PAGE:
Stairs are a necessity in buildings; they provide a path from one level to another level under normal conditions and an exit path under emergency conditions.

In fact, we’ve been building stairs in various forms for thousands of years, so you would think by now we’d have this right, but that might not be the case.

With advances in passenger lift technology, disability rights movements and building code refinements, stairs in larger buildings have now generally been relegated to a secondary path or for emergency use only. But in smaller buildings without passenger lifts, and in residences, stairs remain the sole form of movement between levels of a building.

In 2008, the Australian Building Codes Board commissioned the Monash University Accident Research Centre to investigate accidents in buildings. A paper was released, titled The Relationship between Slips, Trips and Falls and the Design and Construction of Buildings.

The Centre reported some interesting results:

  • They found an increase in frequency in fall injuries:
    • Stair and step injuries had increased over 70 per cent during the decade from 1993/94 to 2002/03
    • Fall injuries in buildings increased by 14.2 per cent over the three-year period from 2000/01-2004/05
    • Stair and step injuries increased by 22.3 per cent among those aged 65 years and over in the same three-year period
  • Age was seen to play an important factor:
    • Persons 65 years and over accounted for 73.3 per cent of hospital visits for fall injuries occurring in buildings, with persons 75 and over accounting for 61.2 per cent
    • Those 85 years and over accounted for almost 30 per cent of all hospital visits for falls between 2002/3 and 2004/05
  • Gender seems to be a factor too, with females comprising 64.7 per cent of the fall injuries treated in hospital
  • Locations of accidents were also recorded, with 62 per cent occurring in the home, 16.2 per cent in aged care facilities, 11.3 per cent in health-care areas, 2.9 per cent in schools and 1.9 per cent in cafes, hotels, and restaurants
  • Additionally, the direction of travel was identified, with up to 80 per cent of accidents occurring during stair descent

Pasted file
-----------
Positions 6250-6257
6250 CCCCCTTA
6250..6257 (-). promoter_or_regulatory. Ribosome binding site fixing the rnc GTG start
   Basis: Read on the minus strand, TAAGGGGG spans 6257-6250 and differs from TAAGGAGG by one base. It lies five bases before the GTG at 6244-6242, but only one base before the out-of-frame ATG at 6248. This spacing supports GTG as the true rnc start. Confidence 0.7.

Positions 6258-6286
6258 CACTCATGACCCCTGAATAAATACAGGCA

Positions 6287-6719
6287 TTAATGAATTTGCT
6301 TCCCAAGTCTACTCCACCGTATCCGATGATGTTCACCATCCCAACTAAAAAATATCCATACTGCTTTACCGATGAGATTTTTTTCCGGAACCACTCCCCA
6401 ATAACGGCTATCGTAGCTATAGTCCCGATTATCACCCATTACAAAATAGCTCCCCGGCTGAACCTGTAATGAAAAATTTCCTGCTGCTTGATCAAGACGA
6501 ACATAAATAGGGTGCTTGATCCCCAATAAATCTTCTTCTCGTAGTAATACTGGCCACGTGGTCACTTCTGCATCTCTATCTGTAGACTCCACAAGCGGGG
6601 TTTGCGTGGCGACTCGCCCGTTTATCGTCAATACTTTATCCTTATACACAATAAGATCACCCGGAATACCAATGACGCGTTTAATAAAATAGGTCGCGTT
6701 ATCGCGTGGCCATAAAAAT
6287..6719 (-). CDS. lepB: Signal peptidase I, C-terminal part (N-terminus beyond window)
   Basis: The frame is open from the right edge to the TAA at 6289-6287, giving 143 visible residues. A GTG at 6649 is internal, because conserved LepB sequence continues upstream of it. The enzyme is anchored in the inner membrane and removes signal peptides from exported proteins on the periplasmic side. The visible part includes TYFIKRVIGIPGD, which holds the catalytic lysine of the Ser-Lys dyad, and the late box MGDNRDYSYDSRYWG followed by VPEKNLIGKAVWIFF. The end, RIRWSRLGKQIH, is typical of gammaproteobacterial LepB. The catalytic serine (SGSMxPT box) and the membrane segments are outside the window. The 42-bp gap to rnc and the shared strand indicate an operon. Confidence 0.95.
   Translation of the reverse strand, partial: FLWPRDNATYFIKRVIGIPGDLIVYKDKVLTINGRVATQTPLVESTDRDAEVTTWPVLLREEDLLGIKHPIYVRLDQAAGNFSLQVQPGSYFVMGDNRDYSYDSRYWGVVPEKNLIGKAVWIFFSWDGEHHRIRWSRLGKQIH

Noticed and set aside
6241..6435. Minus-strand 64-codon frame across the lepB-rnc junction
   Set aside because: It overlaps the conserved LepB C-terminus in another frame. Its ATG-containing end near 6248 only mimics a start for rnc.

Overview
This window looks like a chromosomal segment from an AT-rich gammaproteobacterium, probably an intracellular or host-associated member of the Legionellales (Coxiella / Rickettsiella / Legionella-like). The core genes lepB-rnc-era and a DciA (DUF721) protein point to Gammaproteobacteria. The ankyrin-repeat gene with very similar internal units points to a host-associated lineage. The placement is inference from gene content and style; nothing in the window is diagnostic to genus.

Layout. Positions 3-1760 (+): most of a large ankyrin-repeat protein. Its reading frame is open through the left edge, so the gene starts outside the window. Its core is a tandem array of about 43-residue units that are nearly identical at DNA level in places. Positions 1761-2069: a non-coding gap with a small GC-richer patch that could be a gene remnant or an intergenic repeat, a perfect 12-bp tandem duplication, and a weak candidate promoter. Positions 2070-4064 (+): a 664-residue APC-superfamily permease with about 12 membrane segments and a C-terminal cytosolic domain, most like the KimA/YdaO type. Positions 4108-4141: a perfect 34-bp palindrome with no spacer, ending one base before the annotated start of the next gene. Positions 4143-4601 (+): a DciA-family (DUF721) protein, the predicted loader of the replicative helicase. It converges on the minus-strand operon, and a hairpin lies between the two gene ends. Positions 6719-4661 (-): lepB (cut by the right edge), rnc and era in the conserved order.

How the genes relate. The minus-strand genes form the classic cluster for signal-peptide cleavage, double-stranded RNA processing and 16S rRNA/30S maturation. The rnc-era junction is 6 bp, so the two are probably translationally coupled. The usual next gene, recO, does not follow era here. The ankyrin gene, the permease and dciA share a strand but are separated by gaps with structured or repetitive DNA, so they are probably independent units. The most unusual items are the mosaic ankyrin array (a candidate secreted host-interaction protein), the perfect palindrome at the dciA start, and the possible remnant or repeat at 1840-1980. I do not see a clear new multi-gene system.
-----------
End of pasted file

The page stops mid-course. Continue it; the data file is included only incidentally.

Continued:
Using these statistics, it is fair to assume that we will see an increased number of falls associated with older people over the coming decades. Like other parts of the world, Australia has an ageing society and building safer stairs could help reduce the number of accidents in stairs.

Given that falls in buildings has been identified as the leading cause of non-fatal injuries and the second leading cause of spinal cord and brain injuries, shouldn’t we try to design stairs to reduce this risk and improve occupant safety?

The following seven universal design concepts can improve the level of safety and accessibility to any stairway:

  1. Avoid spiral and curved stairs. These result in a stair tread with a reduced ‘going’ (or length) in parts of each tread. A narrow tread is a major cause of misjudging the steps. If curved stairs must be provided, the going should be not less than 200 millimetres.
  2. It has also been recommended that the wide range of going and riser combinations be reduced to a more consistent riser and going combination of approximately 178 millimetre riser height and 280 millimetre going.
  3. Providing a handrail on both sides of the stairs can be useful. Some 70 per cent of accidents have been found to occur within the top or bottom three steps of a stairway and extending the handrails over the landing at each end will help to provide extra stability:
    • Handrails should be 30 to 50 millimetres in diameter, maintain a 50-millimetre clearance (minimum) from any side wall or obstruction and permit a 270-degree clearance around the profile of the handrail.
    • If the stairway is greater than three metres in width, a handrail should be considered down the middle.
    • It has been recommended that the accepted handrail height of 865 to 1,000 millimetres be increased to a 910 to 920-millimetre minimum height, as this has been shown to be the optimum height for the widest user demographic overseaas.
    • A second handrail should be considered on each side, installed at a lower height to provide for a greater range of people, this should be between 665 to 750 millimetres.
    • Handrails should achieve at least 30 per cent luminance contrast to the backing surface for ease of identification.
  4. Compliant profiles of stair treads are equally important. Common causes of accidents in stairs include catching the heel, the foot slipping off, overstepping the step completely, or under stepping. To address these issues, consider the following:
    • In-filling all risers, as open risers can be visually confusing, and might cause tripping or a strobing effect.
    • Reducing the number of steps in each stair flight to 16 is recommended.
    • Making sure there is no overhang of each stair tread, as this could also cause tripping when ascending the stair.
    • Installing a slip-resistant nosing strip that provides at least 30 per cent luminance contrast to the stair tread and a depth of between 50to 75 millimetres.
    • Avoiding using multicoloured, abstract or confusing floor coverings.
  5. Install tactile indicators on the top and bottom landings to act as a sensory cue as you approach the stairway.
  6. Ensure a consistent slip-resistant rating throughout a stair, including the tactile indicators on landings, to improve usability and reduce slips and trips.
  7. The minimum illumination on stair should be 150 lux, with at least 200 lux on each landing.